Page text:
Author's response: We corrected the typing error in manuscript, 56 RTKs instead of 53 RTKs.

Three networks are analyzed, with NR proteins only (NR-NR), with RTK proteins only (RTK-RTK), and with all proteins (NR-RTK). It is reported that the RTK-RTK and NR-RTK networks have scale-free topology (ie. possess a power-law node degree distribution, with a small number of highly connected hubs, as is common in cellular networks). This does not hold for the NR-NR network, an observation which conforms to another published finding. A hypothesis for this observation is given, involving the presence of a large number of negative feedback loops.

Proteins which form highly connected hubs in the NR-RTK network (11 listed) are conjectured to influence the transmission of information between the NR and RTK networks.

The NR-RTK database is available at a URL given in the article. It is fairly basic in structure, but provides a useful way to explore the properties of the network and its components.

Overall, the paper is concerned with the construction of a knowledge database, and is not concerned with new methodology. As such, some potentially useful hypotheses concerning signaling pathways, and their role in disease states, are generated. The methods used seem sound. The given biological background, and hence the motivation for the database, is interesting.

Some suggestions:

(1) Abstract - Results: "We constructed a human signalling network ... that indentified a much more connected network topology than previously thought." Is it possible to provide citations, or to elaborate on this claim?

Author's response: To elaborate this result, we rephrased this sentence.

(2) In "Results and discussion" and "Methods: sections: The method used by the authors for testing the scale-free property is given in Barabási and Albert (1999) Science, vol 286, p -509-512. The exponent of the power law (the slope of the regression line) might also be reported, since it is sometimes used to characterize network properties, and might allow for a useful comparison to other cellular networks.

Author's response: We added this reference.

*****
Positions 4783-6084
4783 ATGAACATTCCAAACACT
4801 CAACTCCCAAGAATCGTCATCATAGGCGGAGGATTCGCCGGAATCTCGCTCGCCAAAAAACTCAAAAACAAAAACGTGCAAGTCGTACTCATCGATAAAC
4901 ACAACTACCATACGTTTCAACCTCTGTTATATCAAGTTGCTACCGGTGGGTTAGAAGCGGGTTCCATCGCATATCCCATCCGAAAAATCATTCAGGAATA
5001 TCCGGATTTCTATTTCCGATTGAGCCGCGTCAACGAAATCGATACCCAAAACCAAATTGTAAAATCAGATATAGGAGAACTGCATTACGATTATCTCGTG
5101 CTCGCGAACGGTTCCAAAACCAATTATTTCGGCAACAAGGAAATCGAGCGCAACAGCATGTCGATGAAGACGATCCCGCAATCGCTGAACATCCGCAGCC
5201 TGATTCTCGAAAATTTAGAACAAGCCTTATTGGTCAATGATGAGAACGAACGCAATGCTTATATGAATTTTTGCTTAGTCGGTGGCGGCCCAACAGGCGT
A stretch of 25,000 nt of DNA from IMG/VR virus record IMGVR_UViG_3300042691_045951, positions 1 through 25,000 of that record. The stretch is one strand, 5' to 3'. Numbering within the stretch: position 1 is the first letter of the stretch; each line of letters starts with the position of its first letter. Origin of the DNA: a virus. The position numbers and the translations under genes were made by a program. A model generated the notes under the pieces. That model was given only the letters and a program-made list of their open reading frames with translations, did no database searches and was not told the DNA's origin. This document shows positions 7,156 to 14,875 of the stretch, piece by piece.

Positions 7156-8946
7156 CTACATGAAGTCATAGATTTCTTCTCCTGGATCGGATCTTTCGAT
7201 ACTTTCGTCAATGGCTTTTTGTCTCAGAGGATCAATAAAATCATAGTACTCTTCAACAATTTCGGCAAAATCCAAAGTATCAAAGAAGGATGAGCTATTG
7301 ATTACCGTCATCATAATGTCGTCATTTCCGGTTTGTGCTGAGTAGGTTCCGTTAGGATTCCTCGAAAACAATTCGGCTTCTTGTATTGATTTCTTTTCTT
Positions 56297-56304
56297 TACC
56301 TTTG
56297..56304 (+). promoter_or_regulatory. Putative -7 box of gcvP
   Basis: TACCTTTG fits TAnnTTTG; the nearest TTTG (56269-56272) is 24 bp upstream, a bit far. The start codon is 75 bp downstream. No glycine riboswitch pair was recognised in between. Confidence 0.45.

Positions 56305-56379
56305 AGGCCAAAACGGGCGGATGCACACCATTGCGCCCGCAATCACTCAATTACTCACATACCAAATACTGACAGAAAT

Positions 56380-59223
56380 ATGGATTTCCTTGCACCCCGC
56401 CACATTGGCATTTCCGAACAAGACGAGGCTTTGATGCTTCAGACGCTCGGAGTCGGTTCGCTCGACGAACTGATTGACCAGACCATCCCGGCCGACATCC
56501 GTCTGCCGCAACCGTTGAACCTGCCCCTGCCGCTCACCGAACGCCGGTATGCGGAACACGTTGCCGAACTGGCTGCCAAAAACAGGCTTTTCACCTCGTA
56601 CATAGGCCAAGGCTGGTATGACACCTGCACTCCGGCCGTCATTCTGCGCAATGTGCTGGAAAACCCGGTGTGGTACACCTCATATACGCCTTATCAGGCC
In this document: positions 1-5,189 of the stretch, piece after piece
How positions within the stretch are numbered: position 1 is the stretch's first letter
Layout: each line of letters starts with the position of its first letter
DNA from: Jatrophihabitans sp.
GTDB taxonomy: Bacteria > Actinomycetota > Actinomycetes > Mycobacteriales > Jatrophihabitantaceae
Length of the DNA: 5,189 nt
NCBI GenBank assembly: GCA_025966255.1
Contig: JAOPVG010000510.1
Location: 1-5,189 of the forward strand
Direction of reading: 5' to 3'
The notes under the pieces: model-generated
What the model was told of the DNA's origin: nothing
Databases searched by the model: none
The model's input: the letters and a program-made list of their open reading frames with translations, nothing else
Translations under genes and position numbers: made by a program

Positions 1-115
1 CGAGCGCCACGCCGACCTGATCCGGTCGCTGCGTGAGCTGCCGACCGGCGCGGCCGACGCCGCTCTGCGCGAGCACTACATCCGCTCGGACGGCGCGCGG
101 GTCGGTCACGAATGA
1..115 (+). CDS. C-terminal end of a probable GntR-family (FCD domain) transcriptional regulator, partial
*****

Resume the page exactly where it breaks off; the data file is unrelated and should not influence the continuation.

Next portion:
Minor points:

Background
  • paragraph 4 - item iii): "of NR-RTK network" - > "of the NR-RTK network"

Results and discussion - NR-RTK signalling network
  • paragraph 2: enclose "especially EGFR" in commas.

  • paragraph 4: rephrase sentence starting "The remaining ..."

  • paragraph 5: "and the PPI" - > "and the time at which the PPI ..."

Results and discussion - Topology of the interaction networks
  • paragraph 2: "few nodes" - > "a few nodes"

  • paragraph 2: "network" - > "networks"

  • paragraph 2: "on large" - > "on a large"

Author's response: we corrected these points accordingly.

Abbreviations

DHTR: 

Dihydrotestosterone Receptor

EGFR: 

Epidermal Growth Factor Receptor

Erbb2: 

Receptor tyrosine-protein kinase erbB-2

ESR1: 

Estrogen Receptor 1

ESR2: 

Estrogen Receptor 2

IGF1R: 

Insulin-like growth factor 1 receptor

NR: 

Nuclear Receptor

NR0B2: 

SHP: Short heterodimer partner

NR1D1: 

nuclear receptor subfamily 1, group D, member 1

NR2C1: 

nuclear receptor subfamily 2, group C, member 1

NR2F1: 

nuclear receptor subfamily 2, group F, member 1

NR2F6: 

nuclear receptor subfamily 2, group F, member 6 PGR: Progesterone Receptor

RTK: 

Receptor Tyrosine Kinase

RXRA: 

Retinoic acid receptor RXR-alpha.

Declarations

Acknowledgements

This work was supported by the Ministry of Higher education, Scientific Research, and Technology, Tunisia. We thank Ahmed Fourati and Fakher Gaddour for technical help in database installation.

Authors’ Affiliations

(1)
Molecular and Cellular Diagnosis Processes, Centre of Biotechnology of Sfax

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Copyright

© Choura and Rebaï; licensee BioMed Central Ltd. 2010

This article is published under license to BioMed Central Ltd. This is an Open Access article distributed under the terms of the Creative Commons Attribution License (http://creativecommons.org/licenses/by/2.0), which permits unrestricted use, distribution, and reproduction in any medium, provided the original work is properly cited.